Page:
On June 27, 2017, Panasonic introduced the Toughbook XZ6 in Europe. The Toughbook XZ6 follows Panasonic's recent migration from standard notebooks to 2-in-1 notebook/tablet hybrids. Unlike "tablet first" designs where a super-thin keyboard snaps onto a standard tablet, Panasonic's hybrids are essentially standard notebooks where the display part comes off and can be used as a full-function standalone tablet.
Compared to tablets with a thin snap-on keyboard, advantages of Panasonic's approach are better stability when used as a notebook, far more wired connectivity, and better keyboard feel and functionality. Disadvantages are a thicker, heavier device and generally higher cost.
Some will say, "Wait, this is a Toughbook? Where's the hefty, contoured case? Where are the bumpers and protection?" True, all, but the XZ6 is a Toughbook, just a different kind of Toughbook. That's because Panasonic sells all sorts of notebooks and tablets in Japan. They go by the "Let's Note" name, and occasionally some of them are sold in the rest of the world as Toughbooks.
A few years ago, Panasonic offered several lines of such Let's Note Toughbooks in the US, and many are still sold in Europe under the Toughbook name. Let's Note notebooks have traditionally had a style of their own with all magnesium-alloy bodies, and they are usually a few notches above your average consumer notebook in terms of quality and durability. Panasonic calls them "business-rugged."
Toughbook cognoscenti might view the new Toughbook XZ6 as a modernized replacement of the discontinued Toughbook C2 convertible which originally launched back in 2010 as the C1 (see our analysis of the C1). The primary difference, apart from all new electronics, between the two designs is that the old C1/C2 was a convertible with a pivot hinge, meaning that the screen could not be used as an independent tablet, whereas the XZ6 screen does separate and can be used as a tablet without the extra bulk and weight of the keyboard case.
As far as technology goes, the Toughbook XZ6 is fully up-to-date. The 12.0-inch display features offers 2160 x 1440 pixel resolution, making for 216 pixels per inch. That's Apple iMac retina level. The 3:2 aspect ratio is somewhat unusual, inbetween old-style 4:3 and "wide" 16:9. It looks pleasing to the eye. The XZ6 is powered by a Intel 7th generation "Kaby Lake" Core i5-7300U processor, the same that's also available in the flagship Toughbook 33. Plenty of punch there. For mass storage there are solid state disks ranging from 128GB to 512GB.
Connectivity is formidable, too, at least as long as the XZ6 is used as a notebook. That way, users get three USB 3.0 ports, a gigabit RJ45 jack, HDMI and VGA on the keyboard case part of the device, plus a 3.5mm audio jack and a USB C port on the display/tablet part.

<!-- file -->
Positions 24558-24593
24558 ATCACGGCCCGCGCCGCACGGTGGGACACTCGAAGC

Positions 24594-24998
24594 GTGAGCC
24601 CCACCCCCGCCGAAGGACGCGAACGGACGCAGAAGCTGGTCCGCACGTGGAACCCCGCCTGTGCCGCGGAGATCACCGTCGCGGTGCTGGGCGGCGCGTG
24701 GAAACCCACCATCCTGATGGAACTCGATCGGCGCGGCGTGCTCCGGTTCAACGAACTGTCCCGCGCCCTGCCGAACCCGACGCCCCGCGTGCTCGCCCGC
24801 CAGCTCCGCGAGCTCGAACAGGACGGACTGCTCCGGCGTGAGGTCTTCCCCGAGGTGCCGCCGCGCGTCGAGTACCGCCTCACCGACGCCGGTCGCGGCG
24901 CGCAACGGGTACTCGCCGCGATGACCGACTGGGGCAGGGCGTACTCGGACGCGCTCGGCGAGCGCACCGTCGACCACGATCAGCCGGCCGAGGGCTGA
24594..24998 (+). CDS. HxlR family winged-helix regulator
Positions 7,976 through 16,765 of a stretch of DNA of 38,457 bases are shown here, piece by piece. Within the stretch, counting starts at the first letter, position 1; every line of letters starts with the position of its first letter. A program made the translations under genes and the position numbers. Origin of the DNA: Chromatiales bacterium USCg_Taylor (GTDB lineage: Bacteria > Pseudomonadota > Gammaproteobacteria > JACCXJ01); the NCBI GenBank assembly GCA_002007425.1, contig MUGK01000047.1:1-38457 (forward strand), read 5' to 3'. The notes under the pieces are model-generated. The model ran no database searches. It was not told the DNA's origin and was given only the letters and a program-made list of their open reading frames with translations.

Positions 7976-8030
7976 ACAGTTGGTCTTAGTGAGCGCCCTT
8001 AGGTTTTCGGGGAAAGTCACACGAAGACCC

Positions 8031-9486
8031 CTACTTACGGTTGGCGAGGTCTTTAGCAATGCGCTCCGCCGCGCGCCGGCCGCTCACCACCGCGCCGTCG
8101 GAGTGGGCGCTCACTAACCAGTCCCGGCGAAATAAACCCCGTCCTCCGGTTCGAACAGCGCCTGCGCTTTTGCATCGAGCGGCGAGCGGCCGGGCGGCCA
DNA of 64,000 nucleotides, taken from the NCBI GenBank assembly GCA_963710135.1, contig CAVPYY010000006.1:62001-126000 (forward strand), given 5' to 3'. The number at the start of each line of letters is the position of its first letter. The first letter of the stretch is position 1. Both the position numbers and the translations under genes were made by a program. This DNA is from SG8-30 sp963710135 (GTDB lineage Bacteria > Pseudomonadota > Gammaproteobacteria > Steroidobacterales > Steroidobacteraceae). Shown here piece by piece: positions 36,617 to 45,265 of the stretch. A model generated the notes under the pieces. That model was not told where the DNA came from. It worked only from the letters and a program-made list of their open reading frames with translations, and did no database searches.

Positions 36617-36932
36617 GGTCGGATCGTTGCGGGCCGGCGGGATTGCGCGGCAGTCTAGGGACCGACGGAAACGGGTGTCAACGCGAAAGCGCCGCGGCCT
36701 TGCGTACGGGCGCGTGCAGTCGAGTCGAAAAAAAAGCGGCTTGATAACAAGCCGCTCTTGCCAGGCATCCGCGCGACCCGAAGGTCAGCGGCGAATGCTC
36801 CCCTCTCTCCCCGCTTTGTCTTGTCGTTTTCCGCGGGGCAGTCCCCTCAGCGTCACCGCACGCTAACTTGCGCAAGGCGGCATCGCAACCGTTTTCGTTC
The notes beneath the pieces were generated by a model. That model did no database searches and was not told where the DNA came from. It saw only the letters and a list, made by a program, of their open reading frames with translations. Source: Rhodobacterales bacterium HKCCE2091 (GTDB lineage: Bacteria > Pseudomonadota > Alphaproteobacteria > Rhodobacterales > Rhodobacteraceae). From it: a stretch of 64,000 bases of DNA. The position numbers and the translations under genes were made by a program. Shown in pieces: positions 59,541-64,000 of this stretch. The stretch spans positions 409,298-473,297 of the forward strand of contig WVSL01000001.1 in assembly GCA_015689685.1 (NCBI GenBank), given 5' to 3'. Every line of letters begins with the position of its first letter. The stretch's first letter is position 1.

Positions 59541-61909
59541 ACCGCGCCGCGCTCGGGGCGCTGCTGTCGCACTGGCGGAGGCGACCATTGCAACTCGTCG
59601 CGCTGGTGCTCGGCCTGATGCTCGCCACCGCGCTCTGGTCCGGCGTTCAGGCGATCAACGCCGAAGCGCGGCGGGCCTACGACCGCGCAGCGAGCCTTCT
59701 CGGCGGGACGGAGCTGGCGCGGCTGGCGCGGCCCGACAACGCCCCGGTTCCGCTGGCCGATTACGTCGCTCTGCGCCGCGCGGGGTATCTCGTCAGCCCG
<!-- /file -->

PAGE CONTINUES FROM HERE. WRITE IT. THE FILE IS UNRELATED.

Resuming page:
RuggedPCReview hasn't had hands-on with the Toughbook XZ6 and so we can't tell how this new hybrid works and feels in real life. Panasonic highlights the "self-standing design" of the XZ6, which doesn't need a stand and requires less space than a Microsoft Surface-style design. Though the keyboard case of the XZ6 is lighter than that of a conventional laptop and the display case heavier, the XZ6 can be opened a full 125 degrees without tipping over or being unstable. That's a big plus.
On the other hand, the 2-in-1 hybrid approach is an inherently difficult one that always includes compromise. Toughbook XZ6 users, for example, get plenty of connectivity, but most of it is in the keyboard case. And since the LCD part functions separately as a tablet, the entire computer including battery must be in the LCD case. Which means the LCD case is relatively thick and heavy. That requires the keyboard part to have some extra heft or it'd tip over with the tablet attached. Panasonic accomplished that by placing a second battery (with twice the capacity, and capable of charging the tablet battery even without AC adapter plugged in) into the keyboard case. Even so, the weight split between LCD and keyboard is 54:46 percent.
As far as toughness goes, "business-rugged" isn't a well-defined designation. Panasonic allows for a 2.5 foot drop. That is barely higher than a desk, and if you were to apply the full MIL-STD testing procedures, the limit would be a mere foot. No sealing either, other than a spill-proof keyboard. And no other listed ruggedness specs. That is marginal for a device carrying the proud Toughbook name. That said, Panasonic certainly knows how to build quality gear, and we suspect the XZ6 can handle a good bit more than the meager specs suggest.
Cost may be an issue. According to the UK media release, the Toughbook XZ6 starts at £1,539. That's almost two grand in terms of US dollars with a late June 2017 exchange rate. Mostly thanks to the Surface tablets, premium hybrids have been commanding increasingly steep prices. Then again, prospective customers may view the XZ6 as sort of a Toughbook 33 Lite (the two share concept, screen size, and many specs) and that would make it a downright bargain for those who do not need full ruggedness (and the 2.2X weight that goes with it.
Note that the Toughbook XZ6, which has been available in its Japanese Let's Note version since early 2017 and was introduced in Europe late June 2017, hasn't been announced in the US yet. Also note that the original Let's Note version comes with various battery configurations, not all of which may be available in other markets.